Beyond the U-Haul: How Lesbian Relationships Are Changing

Hanna Rosin posted a piece at Slate‘s Double X last week about gay male couples and monogamy–or rather their lack of it. Rosin said that some gay couples’ resistance to monogamy might be a model that hetero couples could learn from. “This kind of openness may infect the straight world,” she wrote, “and heterosexual couples may actually start to tackle the age-old problem of boring monogamous sex.” She based her points on Liza Mundy’s recent Atlantic cover story on why gay couples are in many ways happier than straight couples, as well as on recent data showing gay male couples are not the most monogamous people on the planet. A rebuttal by Nathaniel Frank took the data from both sources to task: “None of these sources show that ‘most gay couples aren’t monogamous,'” he wrote.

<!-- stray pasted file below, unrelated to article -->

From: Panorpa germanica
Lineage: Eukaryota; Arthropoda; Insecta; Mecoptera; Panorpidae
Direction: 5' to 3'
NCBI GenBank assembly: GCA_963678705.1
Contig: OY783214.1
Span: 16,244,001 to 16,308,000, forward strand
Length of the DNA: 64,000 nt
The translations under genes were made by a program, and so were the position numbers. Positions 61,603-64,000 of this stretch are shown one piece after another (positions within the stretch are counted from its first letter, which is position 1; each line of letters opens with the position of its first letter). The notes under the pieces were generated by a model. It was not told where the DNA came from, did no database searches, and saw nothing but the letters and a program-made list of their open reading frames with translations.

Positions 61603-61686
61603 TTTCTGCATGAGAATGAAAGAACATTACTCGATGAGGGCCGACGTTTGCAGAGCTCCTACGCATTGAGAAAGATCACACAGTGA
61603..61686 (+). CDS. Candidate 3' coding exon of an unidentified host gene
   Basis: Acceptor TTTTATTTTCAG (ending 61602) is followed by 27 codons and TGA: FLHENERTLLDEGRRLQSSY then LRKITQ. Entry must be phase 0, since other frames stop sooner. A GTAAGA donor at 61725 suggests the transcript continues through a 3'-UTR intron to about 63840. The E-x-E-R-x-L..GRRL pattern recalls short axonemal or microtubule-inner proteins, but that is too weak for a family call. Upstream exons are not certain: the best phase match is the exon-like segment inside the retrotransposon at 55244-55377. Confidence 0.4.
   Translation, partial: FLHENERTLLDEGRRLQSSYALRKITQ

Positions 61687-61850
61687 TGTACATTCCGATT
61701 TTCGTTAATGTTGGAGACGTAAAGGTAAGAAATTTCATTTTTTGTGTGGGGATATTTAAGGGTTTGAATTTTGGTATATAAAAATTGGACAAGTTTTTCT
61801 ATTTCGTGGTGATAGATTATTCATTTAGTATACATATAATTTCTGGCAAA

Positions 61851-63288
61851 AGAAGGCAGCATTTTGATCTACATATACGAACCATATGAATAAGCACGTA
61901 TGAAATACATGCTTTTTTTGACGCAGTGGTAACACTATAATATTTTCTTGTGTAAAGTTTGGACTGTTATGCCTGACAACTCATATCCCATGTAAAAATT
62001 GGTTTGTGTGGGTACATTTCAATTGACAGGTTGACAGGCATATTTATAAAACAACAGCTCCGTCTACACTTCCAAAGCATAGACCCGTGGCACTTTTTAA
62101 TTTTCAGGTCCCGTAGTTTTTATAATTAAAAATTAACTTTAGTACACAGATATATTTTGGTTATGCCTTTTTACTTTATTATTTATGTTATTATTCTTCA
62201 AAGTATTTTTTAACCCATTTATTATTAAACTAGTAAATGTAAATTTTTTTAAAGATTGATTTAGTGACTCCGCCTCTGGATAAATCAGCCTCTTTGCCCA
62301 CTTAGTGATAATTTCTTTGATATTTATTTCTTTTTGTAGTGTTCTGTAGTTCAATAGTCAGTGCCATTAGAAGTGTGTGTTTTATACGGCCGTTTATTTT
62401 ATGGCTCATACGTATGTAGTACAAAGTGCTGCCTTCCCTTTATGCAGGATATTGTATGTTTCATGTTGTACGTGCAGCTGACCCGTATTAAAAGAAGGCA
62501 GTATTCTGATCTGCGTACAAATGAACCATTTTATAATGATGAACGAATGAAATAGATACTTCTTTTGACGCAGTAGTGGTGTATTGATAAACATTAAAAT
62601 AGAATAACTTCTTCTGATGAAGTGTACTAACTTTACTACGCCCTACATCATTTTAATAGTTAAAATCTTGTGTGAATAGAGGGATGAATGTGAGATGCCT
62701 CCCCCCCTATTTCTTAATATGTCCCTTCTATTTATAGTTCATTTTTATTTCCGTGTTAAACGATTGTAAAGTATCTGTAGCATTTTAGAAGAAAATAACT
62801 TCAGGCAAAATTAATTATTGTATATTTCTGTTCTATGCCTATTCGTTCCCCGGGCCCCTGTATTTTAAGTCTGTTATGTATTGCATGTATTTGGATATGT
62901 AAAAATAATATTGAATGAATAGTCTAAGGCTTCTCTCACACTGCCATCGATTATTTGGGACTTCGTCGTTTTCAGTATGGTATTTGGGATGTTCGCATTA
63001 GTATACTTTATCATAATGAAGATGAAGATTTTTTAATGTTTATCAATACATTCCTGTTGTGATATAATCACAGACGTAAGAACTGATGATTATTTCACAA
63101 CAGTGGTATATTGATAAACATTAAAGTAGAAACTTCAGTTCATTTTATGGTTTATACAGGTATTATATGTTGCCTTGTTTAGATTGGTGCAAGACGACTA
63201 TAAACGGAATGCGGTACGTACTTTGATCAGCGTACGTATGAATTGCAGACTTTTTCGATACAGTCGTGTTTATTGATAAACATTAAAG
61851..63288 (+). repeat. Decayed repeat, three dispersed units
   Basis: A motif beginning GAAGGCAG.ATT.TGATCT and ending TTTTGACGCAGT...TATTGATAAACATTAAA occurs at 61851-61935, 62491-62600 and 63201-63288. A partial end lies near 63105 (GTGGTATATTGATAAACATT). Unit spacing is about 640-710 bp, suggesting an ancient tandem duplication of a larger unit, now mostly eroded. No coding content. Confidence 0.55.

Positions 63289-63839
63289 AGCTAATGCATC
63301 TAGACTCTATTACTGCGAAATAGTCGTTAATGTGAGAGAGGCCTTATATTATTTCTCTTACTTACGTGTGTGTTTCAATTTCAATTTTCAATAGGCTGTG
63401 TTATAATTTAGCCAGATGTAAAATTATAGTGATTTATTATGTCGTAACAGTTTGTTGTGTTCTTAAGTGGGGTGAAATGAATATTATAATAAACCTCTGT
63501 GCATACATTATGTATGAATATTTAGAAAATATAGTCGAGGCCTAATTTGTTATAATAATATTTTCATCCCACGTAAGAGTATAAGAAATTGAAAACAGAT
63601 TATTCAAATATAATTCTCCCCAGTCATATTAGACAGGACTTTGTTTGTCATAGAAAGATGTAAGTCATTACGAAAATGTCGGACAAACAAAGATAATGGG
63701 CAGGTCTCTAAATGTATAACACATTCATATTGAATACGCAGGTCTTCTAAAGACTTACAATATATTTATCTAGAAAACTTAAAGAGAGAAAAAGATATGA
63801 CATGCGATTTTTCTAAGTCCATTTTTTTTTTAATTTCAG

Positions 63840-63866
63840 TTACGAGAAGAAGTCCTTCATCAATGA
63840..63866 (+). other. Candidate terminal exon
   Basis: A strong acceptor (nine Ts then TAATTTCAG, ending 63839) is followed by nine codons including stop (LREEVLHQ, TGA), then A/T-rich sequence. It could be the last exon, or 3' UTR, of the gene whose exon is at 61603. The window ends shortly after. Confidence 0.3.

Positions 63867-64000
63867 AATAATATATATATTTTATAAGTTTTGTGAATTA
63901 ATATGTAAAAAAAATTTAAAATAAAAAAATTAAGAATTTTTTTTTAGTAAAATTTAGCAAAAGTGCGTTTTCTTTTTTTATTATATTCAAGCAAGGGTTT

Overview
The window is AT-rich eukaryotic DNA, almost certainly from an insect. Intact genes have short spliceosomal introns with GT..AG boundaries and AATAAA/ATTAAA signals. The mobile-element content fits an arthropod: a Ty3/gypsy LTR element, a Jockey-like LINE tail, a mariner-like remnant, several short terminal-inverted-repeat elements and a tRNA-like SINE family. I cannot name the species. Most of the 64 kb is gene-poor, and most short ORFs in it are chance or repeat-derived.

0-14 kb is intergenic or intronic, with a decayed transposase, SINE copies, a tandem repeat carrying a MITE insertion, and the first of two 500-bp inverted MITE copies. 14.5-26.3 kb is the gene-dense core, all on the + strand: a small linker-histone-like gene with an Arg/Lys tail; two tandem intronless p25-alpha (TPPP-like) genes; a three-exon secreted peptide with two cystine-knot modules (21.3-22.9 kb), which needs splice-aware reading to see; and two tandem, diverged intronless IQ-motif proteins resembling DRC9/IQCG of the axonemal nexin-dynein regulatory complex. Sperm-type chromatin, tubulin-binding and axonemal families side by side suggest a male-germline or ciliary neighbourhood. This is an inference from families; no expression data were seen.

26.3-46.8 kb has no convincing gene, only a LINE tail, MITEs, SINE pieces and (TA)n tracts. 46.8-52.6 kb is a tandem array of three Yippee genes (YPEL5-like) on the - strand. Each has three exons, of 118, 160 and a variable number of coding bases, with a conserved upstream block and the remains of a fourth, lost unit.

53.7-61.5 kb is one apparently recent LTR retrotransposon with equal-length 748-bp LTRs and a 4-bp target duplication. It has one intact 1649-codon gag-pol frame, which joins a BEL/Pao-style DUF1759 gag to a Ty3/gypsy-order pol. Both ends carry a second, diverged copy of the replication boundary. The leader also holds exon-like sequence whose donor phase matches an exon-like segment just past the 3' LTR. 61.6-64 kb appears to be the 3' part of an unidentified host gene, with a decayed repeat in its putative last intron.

As a lesbian, though, I was left wondering where the gay women’s voices and data were in this discussion about evolving relationship norms. Lesbians have their own coupling customs–some influenced by a quite traditional idea of family, and some that make married monogamy seem pretty great.

“U-Hauling”–packing up and moving in together after knowing each other for just three months–is perhaps the greatest tradition (and punchline) in lesbian culture. This “urge to merge” had a basis in practicality in the ’50s and early ’60s, when gay couples had to remain in the shadows. Back then, if you had the good fortune to make a family, you held onto it. It was a marriage. In the lesbian world, serial monogamy was safe, and also fulfilling. Women can have kids, too, so sometimes lesbians had those.


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